By Rasananda das
Dandavat pranam. Srila Prabhupada jayatah.
Below is text of a response I wrote and posted to the Krishna Katha conference on PAMHO in response to the question: “Could someone please post the scriptural significance of performing/attending mangala aarti?”. It was just found by someone Googling for “mangal arotik” and sent to me. Copying it to a few friends and students, one godbrother friend who seems to have appreciated it very much responded urging me to send it to you.
From the nature of the question itself, the style of the presentation and the vocabulary, the questioner who asked:
Could someone please post the scriptural significance of performing/ attending mangala aarti.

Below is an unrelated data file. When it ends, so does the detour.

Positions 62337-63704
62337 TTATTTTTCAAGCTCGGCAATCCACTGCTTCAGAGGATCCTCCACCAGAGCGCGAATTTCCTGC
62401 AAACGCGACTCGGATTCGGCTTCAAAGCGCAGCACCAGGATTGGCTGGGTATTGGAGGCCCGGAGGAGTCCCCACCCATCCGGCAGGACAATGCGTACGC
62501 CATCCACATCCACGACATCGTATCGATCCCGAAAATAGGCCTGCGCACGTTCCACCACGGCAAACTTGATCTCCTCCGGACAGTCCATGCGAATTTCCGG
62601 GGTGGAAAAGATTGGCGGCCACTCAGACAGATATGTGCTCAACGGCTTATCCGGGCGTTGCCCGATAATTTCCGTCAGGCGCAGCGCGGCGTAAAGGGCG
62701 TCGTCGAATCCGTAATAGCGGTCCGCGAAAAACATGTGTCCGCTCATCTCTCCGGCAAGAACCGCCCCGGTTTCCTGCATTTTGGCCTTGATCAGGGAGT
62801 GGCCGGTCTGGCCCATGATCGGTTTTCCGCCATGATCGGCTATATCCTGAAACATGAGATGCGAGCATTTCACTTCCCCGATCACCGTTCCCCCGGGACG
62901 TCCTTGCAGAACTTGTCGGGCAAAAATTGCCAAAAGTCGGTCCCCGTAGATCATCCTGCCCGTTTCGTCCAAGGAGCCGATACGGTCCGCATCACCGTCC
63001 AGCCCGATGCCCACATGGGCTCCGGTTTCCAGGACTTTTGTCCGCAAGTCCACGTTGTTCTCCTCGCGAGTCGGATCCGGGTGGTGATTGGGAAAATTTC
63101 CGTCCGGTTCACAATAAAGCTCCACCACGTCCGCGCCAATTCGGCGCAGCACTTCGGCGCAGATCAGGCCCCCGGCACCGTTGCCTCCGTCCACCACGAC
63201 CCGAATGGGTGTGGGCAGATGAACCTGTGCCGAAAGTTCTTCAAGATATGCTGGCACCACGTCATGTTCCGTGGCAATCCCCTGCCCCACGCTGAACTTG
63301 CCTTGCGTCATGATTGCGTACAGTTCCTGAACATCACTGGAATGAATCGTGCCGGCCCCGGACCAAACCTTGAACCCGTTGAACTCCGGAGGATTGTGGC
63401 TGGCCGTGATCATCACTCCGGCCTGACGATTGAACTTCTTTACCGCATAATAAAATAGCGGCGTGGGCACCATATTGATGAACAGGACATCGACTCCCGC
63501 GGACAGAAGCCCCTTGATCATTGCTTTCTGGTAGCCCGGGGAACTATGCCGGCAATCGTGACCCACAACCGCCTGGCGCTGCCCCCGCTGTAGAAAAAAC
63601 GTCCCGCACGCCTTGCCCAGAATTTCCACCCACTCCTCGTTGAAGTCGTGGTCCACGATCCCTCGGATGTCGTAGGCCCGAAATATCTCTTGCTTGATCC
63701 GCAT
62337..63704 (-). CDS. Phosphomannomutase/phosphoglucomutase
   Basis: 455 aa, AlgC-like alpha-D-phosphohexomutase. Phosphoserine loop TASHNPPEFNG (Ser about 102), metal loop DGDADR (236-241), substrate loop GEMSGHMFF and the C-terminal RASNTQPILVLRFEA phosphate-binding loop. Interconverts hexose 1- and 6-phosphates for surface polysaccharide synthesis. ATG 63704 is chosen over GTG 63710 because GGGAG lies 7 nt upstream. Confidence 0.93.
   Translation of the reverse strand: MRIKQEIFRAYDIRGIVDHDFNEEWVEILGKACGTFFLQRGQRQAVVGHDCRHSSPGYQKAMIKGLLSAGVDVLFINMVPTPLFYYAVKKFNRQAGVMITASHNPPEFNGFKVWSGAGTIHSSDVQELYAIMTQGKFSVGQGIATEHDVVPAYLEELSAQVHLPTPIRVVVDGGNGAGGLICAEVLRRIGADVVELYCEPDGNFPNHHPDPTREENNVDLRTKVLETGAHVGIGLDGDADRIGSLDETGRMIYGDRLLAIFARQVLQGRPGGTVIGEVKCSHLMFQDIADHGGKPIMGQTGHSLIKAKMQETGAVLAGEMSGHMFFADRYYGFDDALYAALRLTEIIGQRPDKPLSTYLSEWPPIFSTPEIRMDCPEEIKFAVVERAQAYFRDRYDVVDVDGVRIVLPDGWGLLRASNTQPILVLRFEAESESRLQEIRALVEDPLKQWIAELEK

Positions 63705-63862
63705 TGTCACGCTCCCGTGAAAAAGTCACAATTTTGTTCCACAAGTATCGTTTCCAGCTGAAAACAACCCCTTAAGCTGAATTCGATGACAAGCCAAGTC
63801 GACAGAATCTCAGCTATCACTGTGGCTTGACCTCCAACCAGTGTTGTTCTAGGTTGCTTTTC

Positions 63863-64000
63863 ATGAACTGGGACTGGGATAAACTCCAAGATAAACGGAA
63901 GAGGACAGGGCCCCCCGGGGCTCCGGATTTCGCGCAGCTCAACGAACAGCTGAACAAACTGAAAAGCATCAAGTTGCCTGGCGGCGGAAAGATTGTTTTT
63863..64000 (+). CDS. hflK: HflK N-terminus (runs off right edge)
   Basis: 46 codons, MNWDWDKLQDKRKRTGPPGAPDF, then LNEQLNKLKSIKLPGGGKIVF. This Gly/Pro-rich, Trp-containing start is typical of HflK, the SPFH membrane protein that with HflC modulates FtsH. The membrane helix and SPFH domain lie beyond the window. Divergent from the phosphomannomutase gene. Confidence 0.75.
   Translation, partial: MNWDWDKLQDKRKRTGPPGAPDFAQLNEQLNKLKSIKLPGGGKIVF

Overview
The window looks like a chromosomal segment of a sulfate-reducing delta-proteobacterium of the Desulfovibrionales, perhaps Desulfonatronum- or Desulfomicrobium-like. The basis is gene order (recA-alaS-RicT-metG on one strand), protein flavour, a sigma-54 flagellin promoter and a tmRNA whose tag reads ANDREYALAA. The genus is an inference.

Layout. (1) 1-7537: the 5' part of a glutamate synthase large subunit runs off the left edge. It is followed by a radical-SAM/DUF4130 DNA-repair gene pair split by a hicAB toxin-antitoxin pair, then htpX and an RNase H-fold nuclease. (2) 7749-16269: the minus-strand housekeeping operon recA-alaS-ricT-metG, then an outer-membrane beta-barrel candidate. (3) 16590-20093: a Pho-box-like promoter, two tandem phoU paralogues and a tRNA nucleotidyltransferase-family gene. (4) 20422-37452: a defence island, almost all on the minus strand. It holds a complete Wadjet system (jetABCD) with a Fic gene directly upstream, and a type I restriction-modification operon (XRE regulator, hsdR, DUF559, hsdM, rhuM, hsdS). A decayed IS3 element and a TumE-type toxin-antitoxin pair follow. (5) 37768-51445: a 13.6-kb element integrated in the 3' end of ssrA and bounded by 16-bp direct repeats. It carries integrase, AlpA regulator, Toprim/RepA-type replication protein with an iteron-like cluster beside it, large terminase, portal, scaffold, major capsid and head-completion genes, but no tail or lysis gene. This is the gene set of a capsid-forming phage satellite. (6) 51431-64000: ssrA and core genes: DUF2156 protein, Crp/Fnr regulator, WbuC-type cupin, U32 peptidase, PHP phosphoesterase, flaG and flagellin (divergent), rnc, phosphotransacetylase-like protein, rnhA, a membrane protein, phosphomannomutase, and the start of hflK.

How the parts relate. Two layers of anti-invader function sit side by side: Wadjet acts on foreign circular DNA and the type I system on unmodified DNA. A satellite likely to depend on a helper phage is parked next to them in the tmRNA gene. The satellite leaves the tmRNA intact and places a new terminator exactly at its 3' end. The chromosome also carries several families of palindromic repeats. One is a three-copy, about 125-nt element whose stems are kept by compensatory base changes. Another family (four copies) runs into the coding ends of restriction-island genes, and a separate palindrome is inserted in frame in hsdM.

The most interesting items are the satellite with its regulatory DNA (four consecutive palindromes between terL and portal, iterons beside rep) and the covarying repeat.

is, obviously to me, a typical new, or newish, devotee wanting to know some of the historical background of this arotik in ISKCON as well as something about its spiritual significance. While the answer by Atul Krishna das is certainly interesting to someone who might possess some qualification to understand and discuss rasa and raganuga bhakti, in a public forum in an institution such as ISKCON, directed as it is to the people in general, it was not an appropriate response. As a member of ISKCON for more than thirty years I would like therefore to present some of my own learning, perceptions and realizations on the subject in the hope that they will help younger temple-dwelling members and house-dwelling congregational members in their performance and appreciation of this _mangala_-auspicious ceremony.